Background-Little is known about the clinical features, procedural risks, or survival of patients receiving replacement versus new implantable cardioverter-defibrillators (ICDs). Methods and Results-Entries in the National Cardiovascular Data Registry (NCDR) ICD Registry from 2005 through 2010 were eligible for inclusion (n=463 978). Baseline demographic data, clinical information, and procedural variables were compared between patients receiving new (n=359 993; 77.6%) and replacement (n=103 985; 22.4%) ICDs and entered into a propensity match model to determine adjusted survival rates. Patients receiving replacement ICDs were older (70.7 versus 67.5 years of age) and more likely to have atrial fibrillation (41.8% versus 31.4%; P<0.001) and ventricular tachycardia (60.5% versus 33.9%; P<0.001) compared with patients receiving new ICDs. Median battery life was only 4.6 years (25%-75% interquartile range, 3.7-5.8) for all replaced devices, 5.8 (25%-75% interquartile range, 4.2-7.5) for single-chamber, 5.1 (25%-75% interquartile range, 4.1-6.1) for dual-chamber, and 3.9 (25%-75% interquartile range, 3.2-4.6) years for biventricular devices. Patients receiving replacement ICDs had lower rates of index admission complications (0.9% versus 3.2%; P<0.001) but greater risk for death compared receiving patients receiving new ICDs in unadjusted analysis (hazard ratio, 1.18; 95% confidence interval, 1.16-1.20; P<0.0001) and after propensity-score matching (hazard ratio, 1.28; 95% confidence interval, 1.25-1.30; P<0.0001). Conclusions-Patients receiving replacement ICDs are older and at greater risk for death compared with those receiving initial ICD implants. The battery life of initial ICDs is shorter than previously reported.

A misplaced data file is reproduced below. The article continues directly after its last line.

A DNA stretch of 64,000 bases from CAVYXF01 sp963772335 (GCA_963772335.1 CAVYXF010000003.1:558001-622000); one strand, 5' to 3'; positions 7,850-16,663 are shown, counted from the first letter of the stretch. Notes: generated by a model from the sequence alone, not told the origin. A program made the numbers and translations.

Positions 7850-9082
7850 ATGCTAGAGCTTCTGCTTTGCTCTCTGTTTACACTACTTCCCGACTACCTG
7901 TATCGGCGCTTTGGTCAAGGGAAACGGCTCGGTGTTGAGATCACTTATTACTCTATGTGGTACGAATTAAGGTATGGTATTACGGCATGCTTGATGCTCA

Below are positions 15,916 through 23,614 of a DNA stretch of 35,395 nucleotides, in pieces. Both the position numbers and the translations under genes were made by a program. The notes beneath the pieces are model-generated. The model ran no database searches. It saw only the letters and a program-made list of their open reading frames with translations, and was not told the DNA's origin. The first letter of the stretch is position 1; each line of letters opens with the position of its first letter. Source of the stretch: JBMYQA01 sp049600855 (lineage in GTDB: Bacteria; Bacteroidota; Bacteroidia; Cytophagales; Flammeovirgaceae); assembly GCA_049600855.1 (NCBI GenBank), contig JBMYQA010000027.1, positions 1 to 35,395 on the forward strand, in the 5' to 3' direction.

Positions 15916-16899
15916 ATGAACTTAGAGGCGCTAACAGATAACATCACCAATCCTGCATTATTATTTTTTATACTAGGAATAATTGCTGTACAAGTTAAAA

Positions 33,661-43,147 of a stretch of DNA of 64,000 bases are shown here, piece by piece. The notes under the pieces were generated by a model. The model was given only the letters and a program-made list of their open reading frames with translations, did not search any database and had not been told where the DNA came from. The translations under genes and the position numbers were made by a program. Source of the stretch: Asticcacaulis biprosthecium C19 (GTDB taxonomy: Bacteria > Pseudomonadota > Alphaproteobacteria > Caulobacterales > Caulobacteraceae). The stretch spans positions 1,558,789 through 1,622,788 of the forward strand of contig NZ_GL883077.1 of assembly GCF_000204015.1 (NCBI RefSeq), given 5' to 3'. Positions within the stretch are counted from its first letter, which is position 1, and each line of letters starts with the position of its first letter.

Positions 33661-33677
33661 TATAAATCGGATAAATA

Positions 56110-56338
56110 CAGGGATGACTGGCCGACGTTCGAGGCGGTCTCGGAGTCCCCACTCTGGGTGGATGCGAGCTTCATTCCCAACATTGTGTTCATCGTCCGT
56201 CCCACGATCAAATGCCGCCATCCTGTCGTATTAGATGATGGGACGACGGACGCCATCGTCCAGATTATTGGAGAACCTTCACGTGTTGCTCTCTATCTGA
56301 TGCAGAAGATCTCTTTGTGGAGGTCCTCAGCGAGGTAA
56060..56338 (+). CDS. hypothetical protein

- Death, sudden
- Implantable cardioverter-defibrillators
ASJC Scopus subject areas
- Cardiology and Cardiovascular Medicine